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Tucker Taft <[log in to unmask]>
Thu, 30 Aug 2001 16:28:18 -0400
text/plain (128 lines)
"Harbaugh, John S" wrote:
>
> Fellow Teamers -
>
> I am working on a large (>1M SLOC) Ada95 project.  We are applying static analysis to help identify and remove sources of operational instability.  Our analysis has revealed numerous use-before-set problems.  Many of the problems are simple programming errors, but there are several pervasive problems which are not easily solved.  The reason is that the problems are related to parameter profiles for generics and access to subprogram types (callbacks), as will be illustrated shortly.  I need to understand which of these problems are near-term, must fix problems, and which can be worked later.  To that end, I would appreciate your insights on the language.  I have to say,  in over an hour of digging in the LRM I was unable to find a definitive statement.  Okay, on to the code.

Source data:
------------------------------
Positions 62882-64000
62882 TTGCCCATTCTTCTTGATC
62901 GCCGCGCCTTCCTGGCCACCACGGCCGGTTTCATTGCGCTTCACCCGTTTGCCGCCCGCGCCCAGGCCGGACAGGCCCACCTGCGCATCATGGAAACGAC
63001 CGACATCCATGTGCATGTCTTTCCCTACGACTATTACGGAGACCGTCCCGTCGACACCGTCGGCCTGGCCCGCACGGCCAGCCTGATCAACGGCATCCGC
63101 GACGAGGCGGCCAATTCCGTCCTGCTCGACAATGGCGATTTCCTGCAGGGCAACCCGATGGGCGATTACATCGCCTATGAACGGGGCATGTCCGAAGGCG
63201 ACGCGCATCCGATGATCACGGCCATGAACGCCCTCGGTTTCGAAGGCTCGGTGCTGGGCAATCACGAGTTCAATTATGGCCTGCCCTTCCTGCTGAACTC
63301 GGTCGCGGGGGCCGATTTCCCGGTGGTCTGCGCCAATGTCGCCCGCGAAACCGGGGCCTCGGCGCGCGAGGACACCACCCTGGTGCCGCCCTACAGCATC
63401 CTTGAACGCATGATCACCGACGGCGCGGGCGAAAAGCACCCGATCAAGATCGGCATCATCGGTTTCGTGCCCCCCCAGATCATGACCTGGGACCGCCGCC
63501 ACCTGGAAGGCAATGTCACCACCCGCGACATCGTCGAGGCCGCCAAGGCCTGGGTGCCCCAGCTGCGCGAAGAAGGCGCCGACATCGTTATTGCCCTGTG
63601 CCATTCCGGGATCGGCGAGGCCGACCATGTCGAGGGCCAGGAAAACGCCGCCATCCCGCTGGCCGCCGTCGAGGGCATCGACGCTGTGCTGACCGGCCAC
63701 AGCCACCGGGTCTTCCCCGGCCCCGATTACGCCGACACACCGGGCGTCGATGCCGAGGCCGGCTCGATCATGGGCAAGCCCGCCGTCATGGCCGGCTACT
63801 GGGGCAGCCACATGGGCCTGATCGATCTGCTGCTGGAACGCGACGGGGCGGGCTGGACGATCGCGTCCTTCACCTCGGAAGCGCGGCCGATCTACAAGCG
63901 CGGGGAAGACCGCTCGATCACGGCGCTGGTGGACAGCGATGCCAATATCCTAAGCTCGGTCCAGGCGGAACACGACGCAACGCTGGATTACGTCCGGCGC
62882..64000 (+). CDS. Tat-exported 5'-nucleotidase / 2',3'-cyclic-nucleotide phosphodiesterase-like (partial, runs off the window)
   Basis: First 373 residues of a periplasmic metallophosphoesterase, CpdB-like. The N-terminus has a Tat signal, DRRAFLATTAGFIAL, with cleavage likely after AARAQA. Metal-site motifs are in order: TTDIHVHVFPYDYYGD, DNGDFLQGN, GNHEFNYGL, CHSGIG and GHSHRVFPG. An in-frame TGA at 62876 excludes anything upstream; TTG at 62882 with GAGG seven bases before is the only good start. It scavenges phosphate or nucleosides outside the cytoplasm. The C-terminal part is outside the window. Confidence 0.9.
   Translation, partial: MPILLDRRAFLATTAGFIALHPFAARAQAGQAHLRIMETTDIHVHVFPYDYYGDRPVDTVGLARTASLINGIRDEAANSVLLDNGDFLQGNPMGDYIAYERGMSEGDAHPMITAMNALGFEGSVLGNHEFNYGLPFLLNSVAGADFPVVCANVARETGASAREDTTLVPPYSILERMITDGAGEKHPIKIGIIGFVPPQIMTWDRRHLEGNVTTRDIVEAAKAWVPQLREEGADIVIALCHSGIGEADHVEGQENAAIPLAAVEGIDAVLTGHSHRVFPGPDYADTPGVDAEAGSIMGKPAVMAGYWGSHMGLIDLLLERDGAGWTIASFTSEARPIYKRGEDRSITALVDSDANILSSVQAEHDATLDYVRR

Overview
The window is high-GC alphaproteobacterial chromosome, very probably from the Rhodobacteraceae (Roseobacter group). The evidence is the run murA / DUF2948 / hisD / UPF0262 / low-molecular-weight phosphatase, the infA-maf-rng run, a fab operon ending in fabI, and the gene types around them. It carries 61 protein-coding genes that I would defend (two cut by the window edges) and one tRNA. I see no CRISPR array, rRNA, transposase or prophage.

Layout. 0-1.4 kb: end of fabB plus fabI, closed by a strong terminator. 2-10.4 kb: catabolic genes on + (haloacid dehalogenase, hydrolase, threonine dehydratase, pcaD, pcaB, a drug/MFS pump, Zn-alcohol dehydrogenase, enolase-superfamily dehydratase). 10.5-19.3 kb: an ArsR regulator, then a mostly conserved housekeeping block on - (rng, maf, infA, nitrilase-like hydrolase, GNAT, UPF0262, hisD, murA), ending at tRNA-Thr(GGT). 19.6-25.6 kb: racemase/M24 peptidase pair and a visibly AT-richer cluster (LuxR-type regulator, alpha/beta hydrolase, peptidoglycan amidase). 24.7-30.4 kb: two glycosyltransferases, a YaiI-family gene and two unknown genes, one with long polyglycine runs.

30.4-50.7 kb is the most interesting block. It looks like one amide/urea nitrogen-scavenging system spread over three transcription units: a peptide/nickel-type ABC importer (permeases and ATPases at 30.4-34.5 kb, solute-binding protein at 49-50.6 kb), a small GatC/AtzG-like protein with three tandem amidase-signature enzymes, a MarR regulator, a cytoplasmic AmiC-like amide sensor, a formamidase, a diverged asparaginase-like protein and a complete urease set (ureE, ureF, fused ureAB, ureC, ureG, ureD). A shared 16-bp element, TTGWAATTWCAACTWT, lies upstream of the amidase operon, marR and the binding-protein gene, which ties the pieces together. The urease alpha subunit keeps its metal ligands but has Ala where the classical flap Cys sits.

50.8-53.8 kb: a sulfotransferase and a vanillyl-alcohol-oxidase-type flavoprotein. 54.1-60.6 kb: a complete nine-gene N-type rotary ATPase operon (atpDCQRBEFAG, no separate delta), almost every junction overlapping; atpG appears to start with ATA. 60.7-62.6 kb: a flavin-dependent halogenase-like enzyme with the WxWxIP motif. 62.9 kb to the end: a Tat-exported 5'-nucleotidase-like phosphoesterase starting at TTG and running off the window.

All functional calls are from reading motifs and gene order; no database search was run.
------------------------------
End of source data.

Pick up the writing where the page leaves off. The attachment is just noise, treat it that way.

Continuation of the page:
>
> > The first problem category is passing uninitialized variables to subprograms with "in out" parameters.  This is a potential problem if, inside the subprogram, the parameter is read before being set.  However, exceptions can still arise even if the parameter is not read.  Consider the following example:
> >
> > procedure Main2 is
> >
> >    type Color is (Red, Green);
> >
> >    procedure Initialize (P : in out Color) is
> >    begin
> >       P := Green;
> >    end;
> >
> >    Var : Color;
> >    Tar : Color range Red..Red;
> >    Car : Color range Green..Green;
> >
> > begin
> >
> >    Initialize(Var);  -- GNAT 3.13p Does not raise exception
> >    Initialize(Car);  -- GNAT 3.13p Raises Constraint_Error
> >    Initialize(Tar);  -- GNAT 3.13p Raises Constraint_Error
> >
> > end;
> >

It is certainly an error to pass an uninitialized variable
to an IN OUT parameter.  Whether or not it is detected
depends on luck, the implementation, etc.  Either the
parameter mode should be changed to OUT, or the variable
should be initialized.


> Testing revealed no exceptions with pass-by-reference parameters. I need to understand when is this simply awful but unexceptional code, and when is it prone to exceptions.